What 'The Blind Side' Says, and Doesn't Say, About Race

Critics debate the depiction of the African-American hero in Sandra Bullock's new #1 hit

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In a shocking cinematic coup, Sandra Bullock's three-week old sports drama "The Blind Side" defeated bloodsucking blockbuster "New Moon" to secure the top spot at this weekend's box office. Sandra Bullock plays the surrogate guardian of Michael Oher, a real-life African American pro-football player for the Baltimore Ravens who escaped homelessness and found success playing in college thanks to the help of a white, well-to-do Southern family. While "The Blind Side" has obvious mass appeal, critics are more torn about its depiction of race. Many critics are drawing comparisons to "Precious," a controversial recent film that explores the struggle of an obese, abused African-American girl. Opinions on "The Blind Side" are similarly mixed:

  • 'Is Sandra Bullock's New Movie Racist?' asks Thaddeus Russell at the Daily Beast. He accuses the film of pacifying Oher, molding him into an unrealistically noble and non-threatening "black saint." As such, Russell argues, Oher takes on the trappings of a stereotype that emerged in the 1950s, as white, liberal filmmakers sought to change negative perceptions of African Americans. Ultimately, he says, the take is a patronizing one:
His table manners are impeccable. He exhibits virtually no sexual desire. He is never angry and shuns violence except when necessary to protect the white family that adopted him or the white quarterback he was taught to think of as his brother. In other words, Michael Oher is the perfect black man.
  • Says More About America's Love of Artistic "Extremism," argues the Atlantic's own Ta-Nehisi Coates. Admitting that he hasn't yet seen "The Blind Side," he responds to Russell's charges that Oher's character has been unduly sanitized for the benefit of family audiences: "This sounds, not so just like a magic Negro or a perfect black man, as it does a eunuch. I guess the categories aren't mutually exclusive." Coates advises that we "take race out" of the equation, whereupon we'll discover a broader statement about American consumers: We prefer exaggeration to realism; we "love extremes" in our entertainment, no matter what the color. As he writes:
Our news-media features strategists who are "for" or "against" the issue of the moment. Our memoirs (as I quickly discovered) are either overwrought, sentimentalist fairy tales or shocking tales of perversion and abuse (the child molestation memoir should be its own genre.) Our films are loud, overbearing and ultra-violent or they are uncomplicated, heart-wrenchers, which jerk at tears in a manner which they have not earned. And then in the middle, or somewhere below, there are stories that do something else, stories that offer something more, that reject the idea of man as porn-star. But there are so few black people in that middle, in that more human world below...yet to discuss this as a race problem almost distorts things.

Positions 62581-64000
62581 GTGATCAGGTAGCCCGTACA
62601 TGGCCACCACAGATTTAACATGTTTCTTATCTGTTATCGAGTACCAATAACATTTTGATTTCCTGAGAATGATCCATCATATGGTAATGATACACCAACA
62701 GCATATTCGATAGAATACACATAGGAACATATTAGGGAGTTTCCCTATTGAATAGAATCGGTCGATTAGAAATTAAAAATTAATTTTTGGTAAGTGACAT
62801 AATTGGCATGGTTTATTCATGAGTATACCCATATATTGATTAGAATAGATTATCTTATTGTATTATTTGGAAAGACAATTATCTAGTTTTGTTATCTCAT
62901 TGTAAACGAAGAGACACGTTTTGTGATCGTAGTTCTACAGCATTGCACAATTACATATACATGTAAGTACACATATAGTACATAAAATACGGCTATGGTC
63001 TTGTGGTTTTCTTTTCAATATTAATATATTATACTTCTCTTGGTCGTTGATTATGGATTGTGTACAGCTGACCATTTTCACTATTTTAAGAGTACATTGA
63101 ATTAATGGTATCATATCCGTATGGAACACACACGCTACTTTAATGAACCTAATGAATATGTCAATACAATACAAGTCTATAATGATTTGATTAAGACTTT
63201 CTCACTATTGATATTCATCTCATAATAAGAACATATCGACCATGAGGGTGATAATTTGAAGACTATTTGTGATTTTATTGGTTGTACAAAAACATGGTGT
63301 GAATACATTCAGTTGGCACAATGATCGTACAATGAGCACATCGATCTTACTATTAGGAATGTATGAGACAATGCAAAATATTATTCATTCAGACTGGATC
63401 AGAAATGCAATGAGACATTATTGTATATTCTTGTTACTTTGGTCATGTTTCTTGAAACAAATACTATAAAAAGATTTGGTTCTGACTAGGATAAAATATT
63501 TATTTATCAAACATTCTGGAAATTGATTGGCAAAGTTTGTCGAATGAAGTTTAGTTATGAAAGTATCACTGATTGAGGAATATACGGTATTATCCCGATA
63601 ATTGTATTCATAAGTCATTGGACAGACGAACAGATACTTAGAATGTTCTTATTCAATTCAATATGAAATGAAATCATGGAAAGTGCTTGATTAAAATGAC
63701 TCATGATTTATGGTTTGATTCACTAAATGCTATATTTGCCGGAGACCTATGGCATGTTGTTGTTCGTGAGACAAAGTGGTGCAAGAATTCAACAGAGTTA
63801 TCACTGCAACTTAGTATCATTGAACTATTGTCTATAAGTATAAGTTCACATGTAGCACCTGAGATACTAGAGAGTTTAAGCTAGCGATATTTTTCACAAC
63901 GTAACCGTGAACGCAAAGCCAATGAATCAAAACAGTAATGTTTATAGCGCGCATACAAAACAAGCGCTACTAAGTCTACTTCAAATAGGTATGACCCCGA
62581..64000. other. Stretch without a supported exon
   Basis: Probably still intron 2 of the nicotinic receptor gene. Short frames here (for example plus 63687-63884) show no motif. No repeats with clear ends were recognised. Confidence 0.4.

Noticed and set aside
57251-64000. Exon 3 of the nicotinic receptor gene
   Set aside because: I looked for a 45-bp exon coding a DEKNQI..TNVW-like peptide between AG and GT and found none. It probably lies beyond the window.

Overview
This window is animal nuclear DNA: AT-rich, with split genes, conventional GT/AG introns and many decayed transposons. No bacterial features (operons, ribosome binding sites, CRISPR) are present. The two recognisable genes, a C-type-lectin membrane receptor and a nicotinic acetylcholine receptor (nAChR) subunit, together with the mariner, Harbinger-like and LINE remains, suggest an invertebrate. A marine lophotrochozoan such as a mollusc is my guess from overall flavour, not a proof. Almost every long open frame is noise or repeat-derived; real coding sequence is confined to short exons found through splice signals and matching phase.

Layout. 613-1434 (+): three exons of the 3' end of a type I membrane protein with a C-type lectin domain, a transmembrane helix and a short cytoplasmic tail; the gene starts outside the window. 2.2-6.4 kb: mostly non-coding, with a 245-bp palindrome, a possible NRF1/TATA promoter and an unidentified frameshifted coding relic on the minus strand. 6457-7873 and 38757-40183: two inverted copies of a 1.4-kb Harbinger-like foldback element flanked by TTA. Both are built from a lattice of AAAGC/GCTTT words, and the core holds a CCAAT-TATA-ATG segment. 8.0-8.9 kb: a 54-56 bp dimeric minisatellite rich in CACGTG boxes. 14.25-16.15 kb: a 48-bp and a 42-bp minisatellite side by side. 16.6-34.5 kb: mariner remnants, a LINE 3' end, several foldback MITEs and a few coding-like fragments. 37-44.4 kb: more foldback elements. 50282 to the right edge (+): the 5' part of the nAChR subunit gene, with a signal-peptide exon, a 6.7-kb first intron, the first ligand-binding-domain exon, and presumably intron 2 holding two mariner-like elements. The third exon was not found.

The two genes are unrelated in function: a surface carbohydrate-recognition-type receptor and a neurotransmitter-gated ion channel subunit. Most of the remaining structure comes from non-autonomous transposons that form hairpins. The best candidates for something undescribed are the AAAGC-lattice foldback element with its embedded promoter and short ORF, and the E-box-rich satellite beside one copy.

• Actually, It's An Excellent Depiction of Human Decency African American film critic and notable contrarian Armond White is one of the most prominent voices favorably comparing "The Blind Side" to "Precious." His contention? "Sandra Bullock brings sanity to the madness currently infecting the movie scene. Her intelligent, affecting new movie The Blind Side uses a double metaphor (alluding to both a football player's vulnerability and racial color blindness) to dramatize how people can overcome race and class barriers to achieve their fuller humanity. Bullock's film is upfront about the attitudes mangled and suppressed in media hype for Precious."
  • Unspoken Approval? At ABC news, Luchina Fisher presents a round-up of opinions on both films in her article "Why Some Blacks Prefer 'Blind Side' to 'Precious.'" Her analysis leads her to the following claim:
"'Precious,' the critically acclaimed drama about an illiterate black teenage girl abused by her mother and pregnant with a second child by her father, has come under fire by a number of blacks, including Washington Post columnist Courtland Milloy and former Time magazine columnist Jack White.

Meanwhile, blacks, for the most part, have been noticeably silent about 'The Blind Side,' the Sandra Bullock-helmed movie based on the true story of a Memphis family, the Tuohys, who take in a poor homeless black boy, Michael Oher, who becomes an NFL star."
  • Forget 'The Blind Side,' See Ten9Eight Blogging for the Huffington Post, Seth Bauer says that a documentary about "lost inner-city kids" currently in wide release is "a feel-much-better story," that he thinks could have a greater impact on improving African American self-actualizing than Bullock's film. That's because Ten9Eight tracks the inner-city high-school participants of a national competition set up by the Network for Teaching Entrepreneurship. As he puts it: "The movie calls for entrepreneurship on the part of all of us, because the economics of the film industry means that millions of high school kids--and their parents--whose personal prospects could be radically changed simply by viewing the film may never get to see it. Take a look for yourself, and, if you see a way to get Ten9Eight shown in the communities where it may make the most difference, think like the students in the movie: don't let the opportunity pass."
This article is from the archive of our partner The Wire.